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Economies of note this week: Soft first QTR for 2013

Written by Sam Coxhead on April 19th, 2013.      0 comments

4:20 PM (NZT)
The Australian economy has been light on news this week. The minutes from the latest RBA monetary policy meeting offered little surprise, re-iterating that they remain poised to ease the cash rate lower from the current 3%, if conditions prove it necessary. Economic news of late has been patchy at best, so with the lower than expected Chinese GDP number early this week, the odds of an easing in the coming months has increased to close to 50% in the interest rate market. The downward revision of global growth estimates for 2013 by the likes of the IMF is not a good sign for the Australian economy. Falling Chinese demand will further pressure the export sector if the Australian dollar remains at elevated levels. Next week will see 1st quarter inflation numbers offer some interest on Thursday. Also the latest Chinese manufacturing numbers will offer some indirect focus on Tuesday.
New Zealand
It has been a relatively quiet week for NZ economic news. The 1st quarter inflation numbers offered some interest, but ultimately were of limited impact. The modest .4% rise in consumer prices was right on market expectations and the annual inflation rate comfortably within the RBNZ expectations. The latest Global Dairy Trade (GDT) auction results saw a modest gain make the 9th straight auction price rise and yet again record levels fetched. Rainfall across the North Island this week should ease slightly the drought impact fears for the coming season. Next week sees the RBNZ monetary policy announcement on Wednesday offer the primary domestic focus. With no change to the 2.5% cash rate expected, the statement will offer the latest insight to RBNZ thinking. Expect the property market and the high level of the NZ dollar to again feature in the statement.
United States
This week has seen further mixed economic news in the US. Inflationary pressures remain anchored. Manufacturing indicators were soft, but housing starts and industrial production numbers relatively stable. The stock markets have remained patchy with direction-less trade, and longer term interest rates have pushed marginally lower on a strange week where the Boston events added to uncertainty. Next week will offer important insight. The latest homes sales, manufacturing and durable goods sales data join the important advanced release for the 1st quarter GDP number on Friday.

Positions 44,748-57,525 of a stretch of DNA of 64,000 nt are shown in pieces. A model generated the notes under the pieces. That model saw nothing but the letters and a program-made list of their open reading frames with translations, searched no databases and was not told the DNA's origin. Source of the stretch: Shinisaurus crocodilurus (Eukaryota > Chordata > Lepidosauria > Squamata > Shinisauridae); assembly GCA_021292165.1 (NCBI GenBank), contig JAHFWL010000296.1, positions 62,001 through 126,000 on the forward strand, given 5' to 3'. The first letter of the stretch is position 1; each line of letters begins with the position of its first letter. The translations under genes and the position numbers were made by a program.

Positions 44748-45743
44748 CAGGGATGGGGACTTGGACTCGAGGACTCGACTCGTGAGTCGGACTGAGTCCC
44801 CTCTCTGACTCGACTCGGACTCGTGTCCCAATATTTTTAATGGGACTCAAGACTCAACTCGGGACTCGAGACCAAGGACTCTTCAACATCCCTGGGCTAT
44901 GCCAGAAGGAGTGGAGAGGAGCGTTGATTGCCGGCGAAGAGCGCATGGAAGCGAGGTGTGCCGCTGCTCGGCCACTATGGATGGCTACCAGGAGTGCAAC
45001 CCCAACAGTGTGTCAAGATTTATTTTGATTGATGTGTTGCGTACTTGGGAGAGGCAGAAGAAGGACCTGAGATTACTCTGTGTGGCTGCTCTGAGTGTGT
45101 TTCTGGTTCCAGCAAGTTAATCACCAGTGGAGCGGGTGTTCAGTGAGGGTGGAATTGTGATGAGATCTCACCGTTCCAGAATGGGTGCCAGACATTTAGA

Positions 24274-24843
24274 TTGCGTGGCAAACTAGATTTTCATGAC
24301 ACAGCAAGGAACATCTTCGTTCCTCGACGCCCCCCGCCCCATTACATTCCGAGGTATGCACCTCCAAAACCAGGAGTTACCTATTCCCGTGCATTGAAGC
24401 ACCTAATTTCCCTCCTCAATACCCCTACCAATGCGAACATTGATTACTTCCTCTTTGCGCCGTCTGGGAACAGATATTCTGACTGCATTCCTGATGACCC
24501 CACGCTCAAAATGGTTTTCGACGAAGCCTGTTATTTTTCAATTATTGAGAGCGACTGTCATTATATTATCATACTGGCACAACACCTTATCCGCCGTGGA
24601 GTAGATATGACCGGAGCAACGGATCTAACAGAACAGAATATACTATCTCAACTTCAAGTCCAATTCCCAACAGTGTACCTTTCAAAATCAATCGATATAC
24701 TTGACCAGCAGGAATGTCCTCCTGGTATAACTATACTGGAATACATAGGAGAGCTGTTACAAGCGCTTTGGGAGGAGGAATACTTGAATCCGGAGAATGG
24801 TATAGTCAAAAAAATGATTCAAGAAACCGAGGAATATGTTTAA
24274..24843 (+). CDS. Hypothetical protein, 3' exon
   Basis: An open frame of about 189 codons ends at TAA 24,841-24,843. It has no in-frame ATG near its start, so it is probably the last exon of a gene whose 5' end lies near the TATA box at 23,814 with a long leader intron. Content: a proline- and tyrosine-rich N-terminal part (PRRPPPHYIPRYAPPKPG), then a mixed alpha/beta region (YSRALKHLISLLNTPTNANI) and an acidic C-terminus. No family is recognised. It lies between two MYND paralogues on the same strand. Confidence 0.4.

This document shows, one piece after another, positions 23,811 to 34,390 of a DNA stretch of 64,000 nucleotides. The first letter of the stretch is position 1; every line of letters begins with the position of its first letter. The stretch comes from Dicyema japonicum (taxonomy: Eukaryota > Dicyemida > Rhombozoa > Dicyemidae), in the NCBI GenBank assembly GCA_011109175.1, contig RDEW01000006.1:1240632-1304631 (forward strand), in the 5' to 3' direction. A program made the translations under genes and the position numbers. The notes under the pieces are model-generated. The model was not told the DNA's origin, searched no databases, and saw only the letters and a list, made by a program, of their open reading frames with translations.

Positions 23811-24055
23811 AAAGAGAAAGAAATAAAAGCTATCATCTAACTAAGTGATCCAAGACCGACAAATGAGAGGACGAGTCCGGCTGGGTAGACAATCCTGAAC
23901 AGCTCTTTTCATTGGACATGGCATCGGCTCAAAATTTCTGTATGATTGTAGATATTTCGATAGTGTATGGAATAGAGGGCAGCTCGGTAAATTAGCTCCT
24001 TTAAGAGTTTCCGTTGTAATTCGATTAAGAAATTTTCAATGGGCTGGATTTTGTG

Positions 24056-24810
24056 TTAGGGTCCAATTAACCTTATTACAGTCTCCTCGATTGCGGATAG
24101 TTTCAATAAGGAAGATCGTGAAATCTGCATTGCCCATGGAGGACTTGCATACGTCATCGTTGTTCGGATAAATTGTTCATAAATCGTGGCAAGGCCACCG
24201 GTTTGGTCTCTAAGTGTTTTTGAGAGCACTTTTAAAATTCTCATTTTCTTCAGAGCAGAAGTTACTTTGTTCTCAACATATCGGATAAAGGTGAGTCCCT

Unsurprisingly it has been another reasonably downbeat week for the European economy. Economic sentiment numbers came in below expectations, and the latest inflation numbers were as expected. Increasing speculation of an ECB easing of the cash rate continues to emerge. This week uncharacteristically saw the German Central Bank head suggesting the ECB would lower rates if data warranted it. The IMF has also been verbally pushing for further such monetary accommodation from the central bank. Next week sees the latest manufacturing and business sentiment numbers offer further insight to the economy that is expected to start to emerge with growth in the latter half of 2013.
United Kingdom
It has been a mixed week for news in the UK. The latest inflation numbers came in on expectation at 2.8%. Unemployment numbers were not great, with the rate lifting from 7.8 to 7.9%. Retail sales activity fell .7% for the month. The BOE monetary policy meeting minutes revealed no change to the voter split on extending the QE program. Three of the nine voters remain in favour of further monetary stimulation, and this will continue to undermine demand for the GBP against the Australian and New Zealand dollars, in the short term at least. Next week sees preliminary GDP data offer the dominant focus, and they are due for release on Thursday.
It has been an interesting week for the Canadian economy. The latest manufacturing numbers were stronger than expected, with a 2.6% increase in activity. The BOC statement accompanying their unchanged cash rate also offered interest. 2013 growth expectations have been lowered from the previous estimate of 2.0%, to 1.5%. Lower levels of global growth leading to the softer domestic growth forecast  However, do not expect easier monetary policy at any stage with the next move still expected to be higher for the cash rate from its emergency low setting, the issue is of course timing of the cash rate increases. Later today the latest inflation numbers are due for release.  Next week sees just Tuesday's monthly retail sales data offer any domestic focus.
This week has seen little in the way of material economic data released. The focus has come from various statements offered by officials. In the run up to this weekend's G20 meetings, political posturing has been rife. BOJ head Kuroda again stated that "global policy makers understand that the recent BOJ actions do not specifically target the value of the YEN". These kinds of comments are somewhat unsurprising, and have been made before. However, these and the wider market risk aversion have seen YEN demand increase in the short term. Next week will see the latest inflation numbers released ahead of the BOJ's monetary policy announcement on Friday.
Topics: Economic news